Q: So what you give the public is not the full story?
A: No it is not. The report that goes to law enforcement is deeper, it will have names of real persons and companies and real transactions. We would not be in business for long if we tried to be sensational. Credibility is everything in what we do.
Q: But who provides oversight over you guys at FIC to make sure that you are not fighting personal battles?
A: The FIC board is appointed by the President, and then the board appoints the Director General. So if the appointment of the board is political and the FIC is doing a bad job, then the board can be dissolved. So there is serious administrative accountability in the governance of the FIC. In terms of operational autonomy, that is guaranteed by the law everywhere else in the world.
Q: But are you autonomous enough here in Zambia.
A: When the first assessment was done on the FIC in Zambia [by the Egmont group], there were concerns that the center was not sufficiently autonomous, and in 2016, there were amendments to the law to specifically deal with those issues. And when the next assessment was done there was an agreement that we now meet the international standards that give us that autonomy.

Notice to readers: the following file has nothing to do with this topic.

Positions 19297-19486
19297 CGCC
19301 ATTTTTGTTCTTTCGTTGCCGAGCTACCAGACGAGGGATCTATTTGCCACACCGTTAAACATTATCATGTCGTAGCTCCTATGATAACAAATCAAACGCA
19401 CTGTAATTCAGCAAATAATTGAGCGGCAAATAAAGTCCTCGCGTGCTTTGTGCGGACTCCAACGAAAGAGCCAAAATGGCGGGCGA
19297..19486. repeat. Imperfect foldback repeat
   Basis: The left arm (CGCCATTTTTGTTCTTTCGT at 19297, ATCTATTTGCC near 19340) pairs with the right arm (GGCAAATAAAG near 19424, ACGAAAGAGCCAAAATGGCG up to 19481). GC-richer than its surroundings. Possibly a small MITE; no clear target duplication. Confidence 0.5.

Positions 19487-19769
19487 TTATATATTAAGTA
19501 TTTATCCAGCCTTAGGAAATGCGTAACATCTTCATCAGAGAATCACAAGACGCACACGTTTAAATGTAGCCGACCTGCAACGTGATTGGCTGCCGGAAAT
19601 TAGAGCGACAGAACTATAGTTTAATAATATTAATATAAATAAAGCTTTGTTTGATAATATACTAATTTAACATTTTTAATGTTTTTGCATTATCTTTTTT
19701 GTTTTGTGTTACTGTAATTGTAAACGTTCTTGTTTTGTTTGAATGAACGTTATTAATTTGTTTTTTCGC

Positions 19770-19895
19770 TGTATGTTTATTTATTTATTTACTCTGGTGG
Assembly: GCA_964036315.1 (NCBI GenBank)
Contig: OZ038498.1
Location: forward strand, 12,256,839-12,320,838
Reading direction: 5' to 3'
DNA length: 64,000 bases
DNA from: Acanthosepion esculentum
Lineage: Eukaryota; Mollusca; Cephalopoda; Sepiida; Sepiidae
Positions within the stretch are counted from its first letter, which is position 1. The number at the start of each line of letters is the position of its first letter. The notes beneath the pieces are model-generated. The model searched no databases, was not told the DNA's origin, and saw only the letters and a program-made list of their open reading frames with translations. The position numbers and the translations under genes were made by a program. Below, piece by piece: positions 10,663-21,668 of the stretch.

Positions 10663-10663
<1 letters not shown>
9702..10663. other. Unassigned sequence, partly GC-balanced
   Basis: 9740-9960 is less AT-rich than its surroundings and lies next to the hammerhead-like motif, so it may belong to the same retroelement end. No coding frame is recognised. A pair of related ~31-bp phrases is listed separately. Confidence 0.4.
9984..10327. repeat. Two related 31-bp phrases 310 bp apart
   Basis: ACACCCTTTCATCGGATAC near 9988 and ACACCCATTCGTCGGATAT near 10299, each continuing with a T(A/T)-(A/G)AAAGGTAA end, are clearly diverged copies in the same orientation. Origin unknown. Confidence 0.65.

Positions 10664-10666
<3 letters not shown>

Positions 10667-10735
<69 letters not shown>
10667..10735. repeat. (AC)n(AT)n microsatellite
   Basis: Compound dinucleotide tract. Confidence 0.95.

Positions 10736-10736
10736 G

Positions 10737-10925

Q: Which citizens can’t the FIC investigate? Can you investigate powerful people like the President?
A: What will be helpful is to understand how we get our subjects for investigations. We have institutions that the law has identified as reporting entities, and then we have institutions that are under law enforcement, such as police, DEC and ACC. Reporting entities file reports of suspicious activities to the FIC. Once those reports are filed, our obligation is to enquire into them. So we don’t pick or choose people who we want to investigate.
Q: But if such a file is about the President receiving suspicious money in his account, can you investigate and add that information in your reports?
A: If a bank thinks such a person has done something suspicious, they report. The obligation we have is to simply investigate and surrender our findings to law enforcement who then decide how to proceed depending on the nature of the suspected crime.